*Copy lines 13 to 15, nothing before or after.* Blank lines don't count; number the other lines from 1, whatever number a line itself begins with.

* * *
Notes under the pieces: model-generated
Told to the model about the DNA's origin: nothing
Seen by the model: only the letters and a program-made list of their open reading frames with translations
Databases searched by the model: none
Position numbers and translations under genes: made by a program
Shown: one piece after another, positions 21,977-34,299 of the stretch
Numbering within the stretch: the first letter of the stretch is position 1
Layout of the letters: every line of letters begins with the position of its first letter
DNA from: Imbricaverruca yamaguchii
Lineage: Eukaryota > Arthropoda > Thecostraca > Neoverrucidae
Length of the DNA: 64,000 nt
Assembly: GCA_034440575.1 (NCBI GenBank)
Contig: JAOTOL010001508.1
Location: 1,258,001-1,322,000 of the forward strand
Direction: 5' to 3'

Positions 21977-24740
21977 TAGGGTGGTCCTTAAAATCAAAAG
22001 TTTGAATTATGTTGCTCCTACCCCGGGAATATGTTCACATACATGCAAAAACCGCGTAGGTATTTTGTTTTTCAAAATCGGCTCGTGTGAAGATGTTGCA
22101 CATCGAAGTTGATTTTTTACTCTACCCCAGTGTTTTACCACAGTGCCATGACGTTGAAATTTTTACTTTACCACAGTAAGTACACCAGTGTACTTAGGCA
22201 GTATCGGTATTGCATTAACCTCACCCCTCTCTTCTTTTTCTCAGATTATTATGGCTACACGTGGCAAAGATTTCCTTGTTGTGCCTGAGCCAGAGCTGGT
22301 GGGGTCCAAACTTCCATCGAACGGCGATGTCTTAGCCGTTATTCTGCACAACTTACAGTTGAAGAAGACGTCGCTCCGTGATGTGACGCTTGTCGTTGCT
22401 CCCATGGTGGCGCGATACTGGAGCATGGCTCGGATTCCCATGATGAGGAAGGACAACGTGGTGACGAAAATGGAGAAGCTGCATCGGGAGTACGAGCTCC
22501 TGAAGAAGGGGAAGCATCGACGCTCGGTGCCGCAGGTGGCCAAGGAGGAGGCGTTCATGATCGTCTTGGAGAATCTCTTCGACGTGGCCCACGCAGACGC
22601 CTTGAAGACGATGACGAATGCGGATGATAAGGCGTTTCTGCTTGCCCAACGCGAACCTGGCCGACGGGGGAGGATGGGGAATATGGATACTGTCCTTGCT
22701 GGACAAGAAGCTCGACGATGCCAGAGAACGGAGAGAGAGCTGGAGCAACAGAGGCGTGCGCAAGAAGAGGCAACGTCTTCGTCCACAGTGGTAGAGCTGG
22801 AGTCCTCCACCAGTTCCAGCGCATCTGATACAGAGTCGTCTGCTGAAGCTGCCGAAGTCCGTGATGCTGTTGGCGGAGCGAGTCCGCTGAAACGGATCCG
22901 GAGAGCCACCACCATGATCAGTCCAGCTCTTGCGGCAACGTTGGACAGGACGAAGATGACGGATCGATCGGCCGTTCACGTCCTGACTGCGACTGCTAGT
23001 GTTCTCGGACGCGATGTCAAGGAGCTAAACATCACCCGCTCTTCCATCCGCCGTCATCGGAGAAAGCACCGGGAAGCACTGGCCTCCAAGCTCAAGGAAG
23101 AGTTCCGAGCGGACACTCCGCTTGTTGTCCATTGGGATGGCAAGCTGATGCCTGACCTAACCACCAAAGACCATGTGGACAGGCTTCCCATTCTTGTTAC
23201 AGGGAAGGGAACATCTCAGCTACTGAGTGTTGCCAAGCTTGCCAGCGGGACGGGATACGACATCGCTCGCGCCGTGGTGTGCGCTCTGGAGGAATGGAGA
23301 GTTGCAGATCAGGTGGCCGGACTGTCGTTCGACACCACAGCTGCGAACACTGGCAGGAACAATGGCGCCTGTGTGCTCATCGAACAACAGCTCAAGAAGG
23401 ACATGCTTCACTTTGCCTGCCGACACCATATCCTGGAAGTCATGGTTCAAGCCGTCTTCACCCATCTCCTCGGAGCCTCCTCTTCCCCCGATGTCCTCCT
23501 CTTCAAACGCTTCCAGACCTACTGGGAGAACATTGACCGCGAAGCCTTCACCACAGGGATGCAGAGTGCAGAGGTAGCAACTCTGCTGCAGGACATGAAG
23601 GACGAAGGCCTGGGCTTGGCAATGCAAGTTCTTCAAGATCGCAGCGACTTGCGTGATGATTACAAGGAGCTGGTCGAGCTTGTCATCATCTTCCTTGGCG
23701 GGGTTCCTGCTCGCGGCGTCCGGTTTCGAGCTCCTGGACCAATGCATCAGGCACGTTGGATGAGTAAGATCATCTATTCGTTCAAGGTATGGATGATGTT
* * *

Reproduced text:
Contig: JAOTOL010001508.1
Location: 1,258,001-1,322,000 of the forward strand
Direction: 5' to 3'